Surprise! Apple has also crawled the web for training with AppleBot. A raw crawl naturally contains a lot of garbage, sensitive data, and PII, which must be filtered before training. Ensuring data quality is hard work! HuggingFace has a great blog post about what was needed to improve the quality of their web crawl, FineWeb. Apple had to do something similar to filter out their crawl garbage. Apple also has licensed training data. Who the data partners are is not mentioned. Paying for high-quality data seems to be the new normal, with large tech companies striking deals with big content providers (e.g., StackOverflow, Reddit, NewsCorp). Apple also uses synthetic data generation, which is also fairly standard practice. However, it begs the question: How does Apple generate the synthetic data? Perhaps the partnership with OpenAI lets them legally launder GPT-4 output. While synthetic data can do wonders, it is not without its downside—there are forgetfulness issues with training on a large synthetic data corpus. Optimization This section describes how Apple optimizes its device and server models to be smaller and enable faster inference on devices with limited resources. Many of these optimizations are well known and already present in other software, but it’s great to see this level of detail about what optimizations are applied in production LLMs. Let’s start with the basics. Apple’s models use GQA (another match with OpenELM). They share vocabulary embedding tables, which implies that some embedding layers are shared between the input and the output to save memory. The on-device model has a 49K token vocabulary (a key difference from OpenELM). The hosted model has a 100K token vocabulary, with special tokens for language and “technical tokens.” The model vocabulary means how many letters and short sequences of words (or tokens) the model recognizes as unique. Some tokens are also used for signaling special states to the model, for instance, the end of the prompt, a request to fill in the middle, a new file being processed, etc. A large vocabulary makes it easier for the model to understand certain concepts and specific tasks. As a comparison, Phi-3 has a vocabulary size of 32K, Llama3 has a vocabulary of 128K tokens, and Qwen2 has a vocabulary of 152K tokens. The downside of a large vocabulary is that it results in more training and inference time overhead. Quantization & palletization The models are compressed via palletization and quantization to 3.5 bits-per-weight (BPW) but “achieve the same accuracy as uncompressed models.” What does “achieve the same accuracy” mean? Likely, it refers to an acceptable quantization loss. Below is a graph from a PR to llama.cpp with state-of-the-art quantization losses for different techniques as of February 2024. We are not told what Apple’s acceptable loss is, but it’s doubtful a 3.5 BPW compression will have zero loss versus a 16-bit float base model. Using “same accuracy” seems misleading, but I’d love to be proven wrong. Compression also affects metrics beyond accuracy, so the model’s ability may be degraded in ways not easily captured by benchmarks. Quantization error compared with bits per weight, from a PR to llama.cpp. The loss at 3.5 BPW is noticeably not zero. What is Low Bit Palletization? It’s one of Apple’s compression strategies, described in their CoreML documentation. The easiest way to understand it is to use its namesake, image color pallets. An uncompressed image stores the color values of each pixel. A simple optimization is to select some number of colors (say, 16) that are most common to the image. The image can then be encoded as indexes into the color palette and 16 full-color values. Imagine the same technique applied to model weights instead of pixels, and you get palletization. How good is it? Apple publishes some results for the effectiveness of 2-bit and 4-bit palletization. The two-bit palletization looks to provide ~6-7x compression from float16, and 4-bit compression measures out at ~3-4x, with only a slight latency penalty. We can ballpark and assume the 3.5 BPW will compress ~5-6x from the original 16-bit-per-weight model. Palletization graphic from Apple’s CoreML documentation. Note the similarity to images and color pallets. Palletization only applies to model weights; when performing inference, a source of substantial memory usage is runtime state. Activations are the outputs of neurons after applying some kind of transformation function, storing these in deep models can take up a considerable amount of memory, and quantizing them is a way to fit a bigger model for inference. What is quantization? It’s a way to map intervals of a large range (like 16 bits) into a smaller range (like 4 or 8 bits). There is a great graphical demonstration in this WWDC 2024 video. Quantization is also applied to embedding layers. Embeddings map inputs (such as words or images) into a vector that the ML model can utilize. The amount/size of embeddings depends on the vocabulary size, which we saw was 49K tokens for on-device models. Again, quantizing this lets us fit a bigger model into less memory at the cost of accuracy. How does Apple do quantization? The CoreML docs reveal the algorithms are GPTQ and QAT. Faster inference The first optimization is caching previously computed values via the KV Cache. LLMs are next-token predictors; they always generate one token at a time. Repeated recomputation of all prior tokens through the model naturally involves much duplicate effort, which can be saved by caching previous results! That’s what the KV cache does. As a reminder, cache management is one of the two hard problems of computer science. KV caching is a standard technique implemented in HF’s transformers package, llama.cpp, and likely all other open-source inference solutions. Apple promises a time-to-first-token of 0.6ms per prompt token and an inference speed of 30 tokens per second (before other optimizations like token speculation) on an iPhone 15. How does this compare to current open-source models? Let’s run some quick benchmarks! On an M3 Max Macbook Pro, phi3-mini-4k quantized as Q4_K (about 4.5 BPW) has a time-to-first-token of about 1ms/prompt token and generates about 75 tokens/second (see below). Apple’s 40% latency reduction on time-to-first-token on less powerful hardware is a big achievement. For token generation, llama.cpp does ~75 tokens/second, but again, this is on an M3 Max Macbook Pro and not an iPhone 15. The speed of 30 tokens per second doesn’t provide much of an anchor to most readers; the important part is that it’s much faster than reading speed, so you aren’t sitting around waiting for the model to generate things. But this is just the starting speed. Apple also promises to deploy token speculation, a technique where a slower model guides how to get better output from a larger model. Judging by the comments in the PR that implemented this in llama.cpp, speculation provides 2-3x speedup over normal inference, so real speeds seen by consumers may be closer to 60 tokens per second. Benchmarks and marketing There’s a lot of good and bad in Apple’s reported benchmarks. The models are clearly well done, but some of the marketing seems to focus on higher numbers rather than fair comparisons. To start with a positive note, Apple evaluated its models on human preference. This takes a lot of work and money but provides the most useful results. Now, the bad: a few benchmarks are not exactly apples-to-apples (pun intended). For example, the graph comparing human satisfaction summarization compares Apple’s on-device model + adapter against a base model Phi-3-mini. While the on-device + adapter performance is indeed what a user would see, a fair comparison would have been Apple’s on-device model + adapter vs. Phi-3-mini + a similar adapter. Apple could have easily done this, but they didn’t. A benchmark comparing an Apple model + adapter to a base Phi-3-mini. A fairer comparison would be against Phi-3-mini + adapter. The “Human Evaluation of Output Harmfulness” and “Human Preference Evaluation on Safety Prompts” show that Apple is very concerned about the kind of content its model generates. Again, the comparison is not exactly apples-to-apples: Mistral 7B was specifically released without a moderation mechanism (see the note at the bottom). However, the other models are fair game, as Phi-3-mini and Gemma claim extensive model safety procedures. Mistral-7B does so poorly because it is explicitly not trained for harmfulness reduction, unlike the other competitors, which are fair game. Another clip from one of the WWDC videos really stuck with us. In it, it is implied that macOS Sequoia delivers large ML performance gains over macOS Sonoma. However, the comparison is really a full-weight float16 model versus a quantized model, and the performance gains are due to quantization. The small print shows full weights vs. 4-bit quantization, but the big print makes it seem like macOS Sonoma versus macOS Sequoia. The rest of the benchmarks show impressive results in instruction following, composition, and summarization and are properly done by comparing base models to base models. These benchmarks correspond to high-level tasks like composing app actions to achieve a complex task (instruction following), drafting messages or emails (composition), and quickly identifying important parts of large documents (summarization). A commitment to on-device processing and vertical integration Overall, Apple delivered a very impressive keynote from a UI/UX perspective and in terms of features immediately useful to end-users. The technical data release is not complete, but it is quite good for a company as secretive as Apple. Apple also emphasizes that complete vertical integration allows them to use AI to create a better device experience, which helps the end user. Finally, an important part of Apple’s presentation that we had not touched on until now is its overall commitment to maintaining as much AI on-device as possible and ensuring data privacy in the cloud. This speaks to Apple’s overall position that you are the customer, not the product. If you enjoyed this synthesis of Apple’s machine learning release, consider what we can do for your machine learning environment! We specialize in difficult, multidisciplinary problems that combine application and ML security. Please contact us to know more.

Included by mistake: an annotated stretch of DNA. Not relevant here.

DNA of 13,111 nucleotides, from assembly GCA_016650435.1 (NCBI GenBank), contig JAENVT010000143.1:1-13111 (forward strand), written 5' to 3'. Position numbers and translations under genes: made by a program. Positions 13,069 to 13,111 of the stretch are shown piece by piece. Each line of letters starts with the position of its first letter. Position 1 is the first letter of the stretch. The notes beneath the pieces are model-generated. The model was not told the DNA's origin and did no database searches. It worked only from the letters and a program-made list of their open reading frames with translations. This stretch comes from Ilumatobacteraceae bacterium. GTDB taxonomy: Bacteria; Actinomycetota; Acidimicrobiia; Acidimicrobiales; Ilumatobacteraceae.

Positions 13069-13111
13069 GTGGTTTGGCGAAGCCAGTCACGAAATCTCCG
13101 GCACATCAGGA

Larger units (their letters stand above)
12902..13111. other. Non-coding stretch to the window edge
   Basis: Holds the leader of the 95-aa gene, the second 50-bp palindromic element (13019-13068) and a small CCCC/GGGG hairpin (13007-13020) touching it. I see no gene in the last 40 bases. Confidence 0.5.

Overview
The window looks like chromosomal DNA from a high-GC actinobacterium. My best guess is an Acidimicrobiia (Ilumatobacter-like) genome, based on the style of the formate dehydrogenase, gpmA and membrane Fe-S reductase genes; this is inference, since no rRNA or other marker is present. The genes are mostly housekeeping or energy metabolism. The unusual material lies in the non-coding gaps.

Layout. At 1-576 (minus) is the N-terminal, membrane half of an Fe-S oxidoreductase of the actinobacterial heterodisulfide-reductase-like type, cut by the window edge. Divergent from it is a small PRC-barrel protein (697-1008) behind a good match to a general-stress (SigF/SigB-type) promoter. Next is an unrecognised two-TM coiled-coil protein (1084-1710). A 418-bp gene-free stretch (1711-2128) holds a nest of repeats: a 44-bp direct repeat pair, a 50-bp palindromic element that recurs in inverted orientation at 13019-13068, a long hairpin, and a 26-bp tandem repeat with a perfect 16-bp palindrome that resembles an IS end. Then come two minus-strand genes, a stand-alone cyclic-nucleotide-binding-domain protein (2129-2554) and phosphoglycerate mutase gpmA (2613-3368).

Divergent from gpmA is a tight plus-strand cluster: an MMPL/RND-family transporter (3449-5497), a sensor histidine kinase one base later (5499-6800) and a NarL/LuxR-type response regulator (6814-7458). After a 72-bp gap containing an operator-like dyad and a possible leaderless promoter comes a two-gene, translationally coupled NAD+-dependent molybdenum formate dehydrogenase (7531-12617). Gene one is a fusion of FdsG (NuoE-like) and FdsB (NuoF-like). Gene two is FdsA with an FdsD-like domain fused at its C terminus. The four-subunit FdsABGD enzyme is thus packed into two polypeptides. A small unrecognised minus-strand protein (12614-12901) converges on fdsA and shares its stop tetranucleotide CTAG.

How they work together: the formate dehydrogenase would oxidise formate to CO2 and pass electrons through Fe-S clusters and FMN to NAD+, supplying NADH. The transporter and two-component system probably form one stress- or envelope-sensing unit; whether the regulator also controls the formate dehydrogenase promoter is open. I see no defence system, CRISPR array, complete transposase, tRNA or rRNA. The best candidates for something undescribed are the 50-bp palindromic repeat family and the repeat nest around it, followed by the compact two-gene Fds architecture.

Categories: Security Posts